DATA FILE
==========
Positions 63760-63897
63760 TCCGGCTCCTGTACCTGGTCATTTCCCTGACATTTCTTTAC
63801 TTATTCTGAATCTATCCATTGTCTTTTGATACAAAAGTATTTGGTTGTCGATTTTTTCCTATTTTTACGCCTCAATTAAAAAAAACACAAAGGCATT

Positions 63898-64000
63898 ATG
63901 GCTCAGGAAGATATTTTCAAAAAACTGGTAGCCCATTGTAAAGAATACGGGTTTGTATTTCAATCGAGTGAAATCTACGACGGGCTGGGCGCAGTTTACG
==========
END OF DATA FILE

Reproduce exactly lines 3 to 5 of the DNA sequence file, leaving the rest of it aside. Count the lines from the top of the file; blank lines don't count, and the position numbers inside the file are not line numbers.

63801 TTATTCTGAATCTATCCATTGTCTTTTGATACAAAAGTATTTGGTTGTCGATTTTTTCCTATTTTTACGCCTCAATTAAAAAAAACACAAAGGCATT

Positions 63898-64000
63898 ATG